American Power in the 21st Century
America wields a combination of military, economic and cultural power that many consider unprecedented. The way America uses this power has repercussions on every major issue of world affairs, including the prospects of regional security, the spread of democratic governance, and the provision of global public goods in economic and environmental domains.
This volume explores the questions raised by American power from a variety of perspectives. Is the emphasis laid on military power likely to be self-defeating for the United States in the long run? Is "soft power" or persuasion a more effective way to promote American interests and goals? How is American predominance perceived in Europe, China and the Arab world? Will it last or will other powers coalesce to resist US hegemony? The authors address these and other fundamental questions in rigorous and historically sensitive analyses of this critical juncture in global politics.
The book will be of great interest to students and scholars in political science and international relations, as well as all those concerned with and by one of the key topics of our time.
Contributors include: Robert Cooper, Michael Cox, Zhiyuan Cui, Abdelwahab El-Affendi, G. John Ikenberry, Robert Kagan, Mary Kaldor, Joseph S. Nye, Thomas Risse.
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Whither American Power?
Empire? The Bush Doctrine and the Lessons of History
The First Failed Empire of the TwentyFirst Century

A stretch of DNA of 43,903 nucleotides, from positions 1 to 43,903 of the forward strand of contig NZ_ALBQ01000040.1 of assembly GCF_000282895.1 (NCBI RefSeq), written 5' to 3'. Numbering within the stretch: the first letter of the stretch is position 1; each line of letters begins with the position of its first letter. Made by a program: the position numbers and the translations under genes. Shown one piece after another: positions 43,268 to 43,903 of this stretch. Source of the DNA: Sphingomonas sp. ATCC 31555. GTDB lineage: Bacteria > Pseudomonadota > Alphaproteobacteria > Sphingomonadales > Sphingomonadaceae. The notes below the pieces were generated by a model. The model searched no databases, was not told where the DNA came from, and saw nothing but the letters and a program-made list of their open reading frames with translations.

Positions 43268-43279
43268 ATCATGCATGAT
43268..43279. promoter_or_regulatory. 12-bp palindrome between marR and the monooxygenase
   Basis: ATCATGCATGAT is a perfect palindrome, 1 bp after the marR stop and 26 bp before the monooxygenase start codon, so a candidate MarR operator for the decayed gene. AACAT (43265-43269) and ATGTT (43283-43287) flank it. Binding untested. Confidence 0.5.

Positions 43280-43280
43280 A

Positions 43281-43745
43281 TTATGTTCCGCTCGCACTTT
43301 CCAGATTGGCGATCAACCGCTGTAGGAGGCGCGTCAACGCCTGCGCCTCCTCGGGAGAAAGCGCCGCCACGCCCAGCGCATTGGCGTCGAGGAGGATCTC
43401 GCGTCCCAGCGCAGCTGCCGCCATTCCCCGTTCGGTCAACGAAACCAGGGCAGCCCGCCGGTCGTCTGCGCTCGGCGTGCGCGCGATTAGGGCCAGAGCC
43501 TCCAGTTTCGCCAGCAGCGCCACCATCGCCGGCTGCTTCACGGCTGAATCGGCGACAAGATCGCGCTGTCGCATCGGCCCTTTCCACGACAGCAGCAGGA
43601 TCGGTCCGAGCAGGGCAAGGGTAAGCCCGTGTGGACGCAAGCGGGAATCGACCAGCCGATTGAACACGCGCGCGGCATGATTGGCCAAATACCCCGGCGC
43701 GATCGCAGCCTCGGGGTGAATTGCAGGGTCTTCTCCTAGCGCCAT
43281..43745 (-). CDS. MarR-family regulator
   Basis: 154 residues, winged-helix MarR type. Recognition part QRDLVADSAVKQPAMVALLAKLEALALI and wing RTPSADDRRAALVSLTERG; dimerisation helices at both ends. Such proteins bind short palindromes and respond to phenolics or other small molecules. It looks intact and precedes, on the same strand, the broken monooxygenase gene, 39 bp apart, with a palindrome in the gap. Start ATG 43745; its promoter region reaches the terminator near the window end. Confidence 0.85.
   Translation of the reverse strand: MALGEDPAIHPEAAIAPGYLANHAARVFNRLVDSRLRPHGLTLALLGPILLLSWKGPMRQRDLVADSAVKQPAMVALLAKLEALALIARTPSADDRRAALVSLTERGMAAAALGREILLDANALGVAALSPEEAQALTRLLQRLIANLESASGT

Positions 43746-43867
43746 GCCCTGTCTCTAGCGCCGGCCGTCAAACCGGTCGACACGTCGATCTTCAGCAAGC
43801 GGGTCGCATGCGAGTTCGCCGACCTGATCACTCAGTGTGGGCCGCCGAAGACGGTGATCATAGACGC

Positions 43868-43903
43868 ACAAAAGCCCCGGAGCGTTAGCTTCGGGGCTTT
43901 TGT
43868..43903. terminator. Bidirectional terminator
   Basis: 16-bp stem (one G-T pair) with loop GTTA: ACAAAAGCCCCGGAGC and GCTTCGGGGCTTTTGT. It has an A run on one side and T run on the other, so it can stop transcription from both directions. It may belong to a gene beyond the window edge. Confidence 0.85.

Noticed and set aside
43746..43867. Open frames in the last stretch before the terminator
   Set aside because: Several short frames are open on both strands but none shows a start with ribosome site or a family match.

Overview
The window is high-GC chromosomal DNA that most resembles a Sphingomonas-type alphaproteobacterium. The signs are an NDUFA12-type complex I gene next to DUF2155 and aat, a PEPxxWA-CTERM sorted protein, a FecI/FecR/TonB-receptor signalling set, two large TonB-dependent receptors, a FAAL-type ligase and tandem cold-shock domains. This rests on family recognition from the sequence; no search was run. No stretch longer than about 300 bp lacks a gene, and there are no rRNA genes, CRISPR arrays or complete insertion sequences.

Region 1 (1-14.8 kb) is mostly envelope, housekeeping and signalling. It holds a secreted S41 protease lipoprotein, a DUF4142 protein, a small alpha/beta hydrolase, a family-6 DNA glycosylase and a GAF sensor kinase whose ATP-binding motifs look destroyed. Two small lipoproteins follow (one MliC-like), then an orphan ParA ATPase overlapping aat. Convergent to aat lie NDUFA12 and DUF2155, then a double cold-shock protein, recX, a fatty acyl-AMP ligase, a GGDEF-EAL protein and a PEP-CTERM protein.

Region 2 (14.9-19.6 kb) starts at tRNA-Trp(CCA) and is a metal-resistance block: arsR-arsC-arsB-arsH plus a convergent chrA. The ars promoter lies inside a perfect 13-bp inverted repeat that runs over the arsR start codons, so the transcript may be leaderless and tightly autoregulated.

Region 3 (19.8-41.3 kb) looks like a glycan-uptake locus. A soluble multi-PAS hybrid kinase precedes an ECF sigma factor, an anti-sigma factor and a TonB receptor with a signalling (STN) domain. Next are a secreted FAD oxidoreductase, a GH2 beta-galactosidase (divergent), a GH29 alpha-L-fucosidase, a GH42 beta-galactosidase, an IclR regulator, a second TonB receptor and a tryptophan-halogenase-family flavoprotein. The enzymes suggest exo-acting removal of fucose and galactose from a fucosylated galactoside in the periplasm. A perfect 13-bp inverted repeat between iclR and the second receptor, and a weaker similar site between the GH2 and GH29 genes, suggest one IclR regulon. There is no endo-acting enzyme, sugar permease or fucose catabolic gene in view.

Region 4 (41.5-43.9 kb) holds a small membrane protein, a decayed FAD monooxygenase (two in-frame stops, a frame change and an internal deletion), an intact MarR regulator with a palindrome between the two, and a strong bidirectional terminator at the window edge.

Liberal Hegemony or Empire? American Power inthe Age of Unipolarity
Hard Power Soft Power and The War on Terrorism
Power and Weakness
The Goals of Diplomacy Hard Power and Soft Power
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Affairs Afghanistan Al-Qaeda alliance allies American Empire American power American unipolar argued beneﬁts British Bush administration Bush Doctrine Cambridge century challenge China coalition Cold Cold War conﬂicts cooperation cosmopolitan countries culture decline defense deﬁned democracy democratic difﬁcult domestic dominant economic Europe Europe’s European foreign policy example ﬁght ﬁnal ﬁnancial ﬁnd ﬁrst Germany global hard power hegemony human rights imperial imperialists inﬂuence institutions international order Iraq Iraq War Iraqi Islamic Japan John Ikenberry leaders legitimacy less liberal mass destruction Middle East military force military power modern multilateral Muslim neoconservatives Niall Ferguson norms nuclear peace problem reﬂected regime region Robert Kagan role rule-based Saddam Saddam Hussein security community September 11 signiﬁcant soft power sovereignty Soviet Union superpower terrorism terrorist threats tion tional traditional transatlantic transnational unilateralism United University Press vision war on terrorism Washington weapons of mass Western world order